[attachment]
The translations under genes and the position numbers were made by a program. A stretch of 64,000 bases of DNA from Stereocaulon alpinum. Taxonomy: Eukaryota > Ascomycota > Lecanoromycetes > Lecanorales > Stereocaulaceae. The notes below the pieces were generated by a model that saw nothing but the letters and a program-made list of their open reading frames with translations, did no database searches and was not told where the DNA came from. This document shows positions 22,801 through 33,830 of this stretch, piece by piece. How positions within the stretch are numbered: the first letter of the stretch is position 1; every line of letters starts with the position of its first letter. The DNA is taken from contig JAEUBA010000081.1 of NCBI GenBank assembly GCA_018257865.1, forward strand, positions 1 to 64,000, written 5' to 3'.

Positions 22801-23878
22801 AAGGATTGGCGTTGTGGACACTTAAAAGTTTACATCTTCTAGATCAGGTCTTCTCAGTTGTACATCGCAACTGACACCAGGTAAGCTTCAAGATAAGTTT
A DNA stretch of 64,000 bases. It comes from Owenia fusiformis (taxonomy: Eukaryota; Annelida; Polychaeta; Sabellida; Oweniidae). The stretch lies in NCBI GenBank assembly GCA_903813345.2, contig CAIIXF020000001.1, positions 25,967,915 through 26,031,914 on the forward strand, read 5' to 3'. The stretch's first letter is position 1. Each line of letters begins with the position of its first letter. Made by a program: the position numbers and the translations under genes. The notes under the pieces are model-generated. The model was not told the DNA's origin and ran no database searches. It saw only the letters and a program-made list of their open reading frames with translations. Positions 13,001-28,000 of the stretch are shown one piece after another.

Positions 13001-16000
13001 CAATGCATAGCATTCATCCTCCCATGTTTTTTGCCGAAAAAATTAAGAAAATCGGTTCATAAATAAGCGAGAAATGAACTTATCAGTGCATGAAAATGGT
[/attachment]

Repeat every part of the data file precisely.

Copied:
The translations under genes and the position numbers were made by a program. A stretch of 64,000 bases of DNA from Stereocaulon alpinum. Taxonomy: Eukaryota > Ascomycota > Lecanoromycetes > Lecanorales > Stereocaulaceae. The notes below the pieces were generated by a model that saw nothing but the letters and a program-made list of their open reading frames with translations, did no database searches and was not told where the DNA came from. This document shows positions 22,801 through 33,830 of this stretch, piece by piece. How positions within the stretch are numbered: the first letter of the stretch is position 1; every line of letters starts with the position of its first letter. The DNA is taken from contig JAEUBA010000081.1 of NCBI GenBank assembly GCA_018257865.1, forward strand, positions 1 to 64,000, written 5' to 3'.

Positions 22801-23878
22801 AAGGATTGGCGTTGTGGACACTTAAAAGTTTACATCTTCTAGATCAGGTCTTCTCAGTTGTACATCGCAACTGACACCAGGTAAGCTTCAAGATAAGTTT
A DNA stretch of 64,000 bases. It comes from Owenia fusiformis (taxonomy: Eukaryota; Annelida; Polychaeta; Sabellida; Oweniidae). The stretch lies in NCBI GenBank assembly GCA_903813345.2, contig CAIIXF020000001.1, positions 25,967,915 through 26,031,914 on the forward strand, read 5' to 3'. The stretch's first letter is position 1. Each line of letters begins with the position of its first letter. Made by a program: the position numbers and the translations under genes. The notes under the pieces are model-generated. The model was not told the DNA's origin and ran no database searches. It saw only the letters and a program-made list of their open reading frames with translations. Positions 13,001-28,000 of the stretch are shown one piece after another.

Positions 13001-16000
13001 CAATGCATAGCATTCATCCTCCCATGTTTTTTGCCGAAAAAATTAAGAAAATCGGTTCATAAATAAGCGAGAAATGAACTTATCAGTGCATGAAAATGGT